Jan. 2nd, 2015

highlyeccentric: A photo of myself, around 3, "reading" a Miffy book (Read Miffy!)
Currently Reading: Barbara Baynton: Between Two Worlds, a biography of an Australian author. Contemporary with Lawson, Patterson et al, and friends with Rose Scott and her lot as well, but hardly ever mentioned alongside either set. A .txt file of her collection 'Bush Studies' is on Gutenberg Australia.

Beyond (Straight and Gay) Marriage, Nancy D. Polikoff: I've been wanting to read this for ages, and second-hand copies online were stupidly expensive. Picked up this one at Goulds for 16 bucks, and lo, it is good. Super US-centric, but that does have the benefit of explaining a lot of the standard assumptions of US-oriented marriage activists for me. It's an interesting read. Polikoff takes the line that many people, not just same-sex couples, are disadvantaged by a system which privileges married couples over unmarried as well as hetero over other, and marriage over other family structures (she cited the example of US woman who was denied hospital access to see her stepson, and a woman who was denied the right to have her elderly father added to her rent-controlled household because he was not her partner). Polikoff interprets 60s and 70s feminist, lesbian and other civil rights challenges to the law as aiming not to expand the benefits of marriage but to ensure legal and financial security for various family types: illegitimate children, lesbian mothers, stay-at-home fathers and extended family groups were all important. She details a range of legal changes arising from this agenda (eg, one chap who won the right to receive survivors' benefits after the death of his wife, his lawyer successfully arguing that although he had not previously been supported by his wife, one of the key purposes of survivors' benefits was to allow a child to continue to be raised by a stay-at-home parent after the death of the other parent, and he, the father, would be able to do so if he could receive survivor's benefits.)
This all hits very close to home, as some of the not-gay-marriage scenarios she outlines involve foster families, extended relative carers, etc. So it's interesting reading but is kind of stressing me out.

Recently Finished:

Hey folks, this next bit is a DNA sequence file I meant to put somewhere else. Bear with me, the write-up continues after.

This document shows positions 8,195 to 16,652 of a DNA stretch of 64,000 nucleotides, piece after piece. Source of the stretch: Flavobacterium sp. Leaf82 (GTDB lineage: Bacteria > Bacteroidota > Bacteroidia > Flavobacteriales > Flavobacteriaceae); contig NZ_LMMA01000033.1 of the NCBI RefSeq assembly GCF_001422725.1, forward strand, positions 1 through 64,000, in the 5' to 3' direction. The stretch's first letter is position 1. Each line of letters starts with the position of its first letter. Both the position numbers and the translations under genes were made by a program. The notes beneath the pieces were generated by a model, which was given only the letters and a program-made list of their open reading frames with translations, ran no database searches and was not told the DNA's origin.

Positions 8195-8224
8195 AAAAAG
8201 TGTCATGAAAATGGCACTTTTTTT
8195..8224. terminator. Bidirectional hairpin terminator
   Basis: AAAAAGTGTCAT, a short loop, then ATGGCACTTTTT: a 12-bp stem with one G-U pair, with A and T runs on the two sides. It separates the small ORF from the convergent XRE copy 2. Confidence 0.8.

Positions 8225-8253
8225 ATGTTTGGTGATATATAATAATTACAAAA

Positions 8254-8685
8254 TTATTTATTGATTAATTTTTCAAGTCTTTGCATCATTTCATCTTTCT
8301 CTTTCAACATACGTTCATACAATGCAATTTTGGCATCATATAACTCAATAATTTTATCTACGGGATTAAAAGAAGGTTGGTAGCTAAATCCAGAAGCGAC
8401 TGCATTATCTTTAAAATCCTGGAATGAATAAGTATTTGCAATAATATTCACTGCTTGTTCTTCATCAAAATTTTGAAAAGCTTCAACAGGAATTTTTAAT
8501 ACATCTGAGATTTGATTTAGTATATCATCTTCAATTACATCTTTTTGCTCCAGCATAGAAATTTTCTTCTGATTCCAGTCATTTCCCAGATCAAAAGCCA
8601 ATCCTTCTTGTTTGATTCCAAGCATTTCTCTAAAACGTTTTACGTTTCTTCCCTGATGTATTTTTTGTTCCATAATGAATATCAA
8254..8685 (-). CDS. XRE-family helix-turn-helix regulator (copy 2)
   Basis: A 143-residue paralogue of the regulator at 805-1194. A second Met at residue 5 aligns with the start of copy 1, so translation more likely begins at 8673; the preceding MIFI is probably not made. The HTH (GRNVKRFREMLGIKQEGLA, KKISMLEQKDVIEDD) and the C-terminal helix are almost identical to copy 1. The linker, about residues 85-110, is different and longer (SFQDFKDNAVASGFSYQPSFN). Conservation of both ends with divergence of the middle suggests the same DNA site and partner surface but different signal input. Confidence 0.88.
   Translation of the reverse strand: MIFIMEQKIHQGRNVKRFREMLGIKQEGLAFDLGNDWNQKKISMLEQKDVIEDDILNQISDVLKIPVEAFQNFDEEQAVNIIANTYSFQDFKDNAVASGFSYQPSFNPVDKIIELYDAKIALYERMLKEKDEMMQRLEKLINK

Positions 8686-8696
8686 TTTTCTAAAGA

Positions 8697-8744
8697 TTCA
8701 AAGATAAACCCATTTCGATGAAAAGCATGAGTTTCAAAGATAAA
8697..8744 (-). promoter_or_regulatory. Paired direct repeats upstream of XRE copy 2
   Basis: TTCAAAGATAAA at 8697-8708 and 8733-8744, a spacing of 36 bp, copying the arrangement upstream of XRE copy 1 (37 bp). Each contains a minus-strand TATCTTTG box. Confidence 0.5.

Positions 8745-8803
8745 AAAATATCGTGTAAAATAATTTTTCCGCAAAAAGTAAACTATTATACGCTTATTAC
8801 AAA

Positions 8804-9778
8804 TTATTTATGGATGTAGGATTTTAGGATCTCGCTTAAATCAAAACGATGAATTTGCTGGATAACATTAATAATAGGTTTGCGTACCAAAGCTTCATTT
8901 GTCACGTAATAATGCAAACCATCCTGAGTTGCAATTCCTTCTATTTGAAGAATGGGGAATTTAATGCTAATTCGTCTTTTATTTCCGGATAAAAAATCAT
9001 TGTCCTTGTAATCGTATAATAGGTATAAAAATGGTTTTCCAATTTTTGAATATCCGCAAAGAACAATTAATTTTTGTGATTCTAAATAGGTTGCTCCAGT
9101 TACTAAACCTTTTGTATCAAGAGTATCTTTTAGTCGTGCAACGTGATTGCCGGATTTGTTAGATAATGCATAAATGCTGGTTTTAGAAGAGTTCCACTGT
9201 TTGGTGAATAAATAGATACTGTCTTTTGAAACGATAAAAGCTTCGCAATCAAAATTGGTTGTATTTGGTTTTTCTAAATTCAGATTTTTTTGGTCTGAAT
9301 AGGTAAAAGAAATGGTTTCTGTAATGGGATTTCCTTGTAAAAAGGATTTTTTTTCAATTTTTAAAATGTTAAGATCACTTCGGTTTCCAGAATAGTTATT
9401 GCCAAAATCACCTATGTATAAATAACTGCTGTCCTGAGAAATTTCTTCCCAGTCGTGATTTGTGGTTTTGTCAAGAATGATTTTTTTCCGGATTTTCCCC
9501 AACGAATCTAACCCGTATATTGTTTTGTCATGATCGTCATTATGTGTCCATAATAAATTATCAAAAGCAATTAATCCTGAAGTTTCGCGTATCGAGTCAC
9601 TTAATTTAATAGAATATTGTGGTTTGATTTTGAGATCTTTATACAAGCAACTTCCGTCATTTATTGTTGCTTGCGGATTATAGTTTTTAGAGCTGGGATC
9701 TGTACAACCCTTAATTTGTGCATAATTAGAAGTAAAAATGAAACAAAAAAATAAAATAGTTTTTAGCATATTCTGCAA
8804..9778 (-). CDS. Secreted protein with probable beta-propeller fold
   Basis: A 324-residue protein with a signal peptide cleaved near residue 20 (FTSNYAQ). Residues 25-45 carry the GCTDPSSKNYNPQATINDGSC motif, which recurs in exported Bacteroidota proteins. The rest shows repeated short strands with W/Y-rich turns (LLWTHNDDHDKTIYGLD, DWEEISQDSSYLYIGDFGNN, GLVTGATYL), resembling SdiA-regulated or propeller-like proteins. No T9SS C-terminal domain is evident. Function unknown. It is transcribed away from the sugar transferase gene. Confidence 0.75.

A stack of Harry Potter fanfiction, onna plane.

The Bridegroom: StoriesThe Bridegroom: Stories by Ha Jin

My rating: 3 of 5 stars


I actually didn't finish this collection. It was very well-written, no doubt about that, but I found its appeal very... variable. For instance, the longest and most-acclaimed story, concerning efforts by a regional Chinese TV company to stage a tiger fight with a real tiger (and the hilarious fall-out that ensues) didn't grab me at all.

The collection had many things I like in short stories: domestic detail, a knack for indicating cultural particularities while conveying that they are to be taken for granted and not exotic at all. However... )



The Harp In The SouthThe Harp In The South by Ruth Park

My rating: 4 of 5 stars


This was as delightful as promised. I've not read many stories about poor urban australians, or novels about poor australians which aren't comedies. Comic tales of the struggling family on the land, yes, but urban slum dwellers? Not so much. There is warmth and good humour in this novel, but it's not a comedy. It's starkly realistic at times about the financial and social burdens the central family bear: in particular, I was impressed with the way Park empathises with without really excusing the alcoholic father, and the way she does not give Rowie an 'out' from poverty even as Rowie clearly forms a healthier romantic and married relationship than her mother's.

thinkings about race )



Pat Barker, Regeneration trilogy: Three reviews hereunder )



To Read Next:
I hadn't expected to read so much this holiday. I've spent about sixty bucks on second hand books already, most of which I shall pass on to others before I leave. I've bought Alexis Wright's Carpentaria to read while up north.

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